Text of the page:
With most action cams offering resolutions of 4K and slow-motion capabilities and similar dynamic range curves, the real area of competition right now is in image stabilization. Action cams have long offered different variations on electronic image stabilization, where the image is moved around the sensor in sync with a motion sensor, but that definitely involves some sort of cropping or electronic zoom and doesn't always give the best quality stabilized image.

Optical image stabilization (OIS) has always been the goal, where the physical lens optics are moved in realtime to help stabilize the image. With relative newcomer Garmin offering image stabilization with the VIRB Ultra 30, it was only a matter of time until the big players in the field (Sony and GoPro) offered something similar, and with the X3000, Sony has entered the race with a full on optical solution borrowed from its experience in larger cameras.

Sony OIS DiagramSony OIS DiagramCredit: Sony

Sony has always had a different take on the action cam layout, placing the lens on the short side of the rectangular body instead of the long. This makes viewing the image more awkward in realtime, but I think Sony has made a smart bet here since the vast majority of action cam footage is captured where you don't care about viewing the image live on camera. You are almost always rigging these cameras somewhere, not operating them in realtime, so provided you can launch an app on your phone to see the image and frame up, you don't really need a convenient form factor for operating. They have stuck with the layout with the new X3000, but brought along technology from their Handycam line of camcords, BOSS (Balanced Optical Steadyshot) to provide a higher quality stabilized image, as you can see demonstrated in the video below.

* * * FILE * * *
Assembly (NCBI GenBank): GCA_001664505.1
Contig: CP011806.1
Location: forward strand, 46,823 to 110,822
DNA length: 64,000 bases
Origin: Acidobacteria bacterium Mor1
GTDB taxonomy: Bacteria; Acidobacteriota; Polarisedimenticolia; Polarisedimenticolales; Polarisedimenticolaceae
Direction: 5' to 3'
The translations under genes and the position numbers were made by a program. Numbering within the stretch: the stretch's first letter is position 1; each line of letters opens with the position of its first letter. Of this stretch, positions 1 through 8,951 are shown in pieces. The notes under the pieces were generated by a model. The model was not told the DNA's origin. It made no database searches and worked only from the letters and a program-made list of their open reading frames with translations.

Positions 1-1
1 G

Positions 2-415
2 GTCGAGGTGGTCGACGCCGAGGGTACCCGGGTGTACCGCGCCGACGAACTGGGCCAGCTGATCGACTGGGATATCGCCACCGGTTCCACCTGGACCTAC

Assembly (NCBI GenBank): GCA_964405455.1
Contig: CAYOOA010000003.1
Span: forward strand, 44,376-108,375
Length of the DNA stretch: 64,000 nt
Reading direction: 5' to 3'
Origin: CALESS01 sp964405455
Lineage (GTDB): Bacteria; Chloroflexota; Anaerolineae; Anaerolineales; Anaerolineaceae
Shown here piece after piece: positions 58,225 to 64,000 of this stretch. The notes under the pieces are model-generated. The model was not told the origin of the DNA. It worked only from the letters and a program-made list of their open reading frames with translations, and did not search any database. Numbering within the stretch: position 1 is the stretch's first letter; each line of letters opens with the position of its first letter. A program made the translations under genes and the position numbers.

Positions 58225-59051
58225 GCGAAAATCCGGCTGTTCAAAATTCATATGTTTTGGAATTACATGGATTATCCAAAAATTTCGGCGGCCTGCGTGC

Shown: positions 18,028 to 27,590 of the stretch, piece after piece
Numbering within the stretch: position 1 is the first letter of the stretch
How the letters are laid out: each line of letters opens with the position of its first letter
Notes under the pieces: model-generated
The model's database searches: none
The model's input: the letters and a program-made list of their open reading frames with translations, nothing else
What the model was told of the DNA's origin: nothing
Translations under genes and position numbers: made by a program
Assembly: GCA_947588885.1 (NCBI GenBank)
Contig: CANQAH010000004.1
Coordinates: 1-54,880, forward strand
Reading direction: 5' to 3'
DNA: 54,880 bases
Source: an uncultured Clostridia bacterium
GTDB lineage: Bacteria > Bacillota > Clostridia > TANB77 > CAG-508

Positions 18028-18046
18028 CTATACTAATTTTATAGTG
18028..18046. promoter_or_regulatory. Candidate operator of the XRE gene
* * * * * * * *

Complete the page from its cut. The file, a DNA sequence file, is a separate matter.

In addition to the OIS, Sony has redesigned the lens for less distortion and added better automatic face detection tools to help the stabilization know what features to focus on. Sony has also released a new live view remote for monitoring and controlling the camera. It's a smart design, easy to attach to a tripod, your handlebars, or the back of the camera for operating, and it offers a UI that mirrors the UI for the on-board menu system, a nice touch that will make memorizing the menus easier for faster operation.

Sony Live View RemoteSony Live View RemoteCredit: Sony

Tech Specs:

  • 4k at 100mbps
  • 1/2.5 Zeiss Tessar Lens, F2.8 max aperture
  • Exmor R CMOS Sensor
  • Balanced Optical SteadyShot (BOSS)
  • Waterproof to 60m with housing
  • Memory Card Slot
  • Micro HDMI connector
  • Multi-Micro USB
  • Stereo MiniJack
  • 114g / 4.1 oz with battery
  • 29.4 x 47.0 x 83.0 mm
  • H.264 .mp4, XAVC S recording options
  • 1080 up to 60p, 4k UHD up to 30p
  • WiFi, Bluetooth, GPS

The X3000 will be available in the next month for $399, with either a waterproof case or the live view remote, or approximately $550 with both.

GoPro has been overdue for an update for a while now, and the time is ripe for other manufacturers to move into their market. What do you think? Are there enough killer features here to make you consider Sony for your next action cam?

Sony FDR-X3000 Action Cam—B&H

Sony FDR-X3000 Action Cam with Live View Remote—B&H

Source: Sony FDR-X3000 Action Cam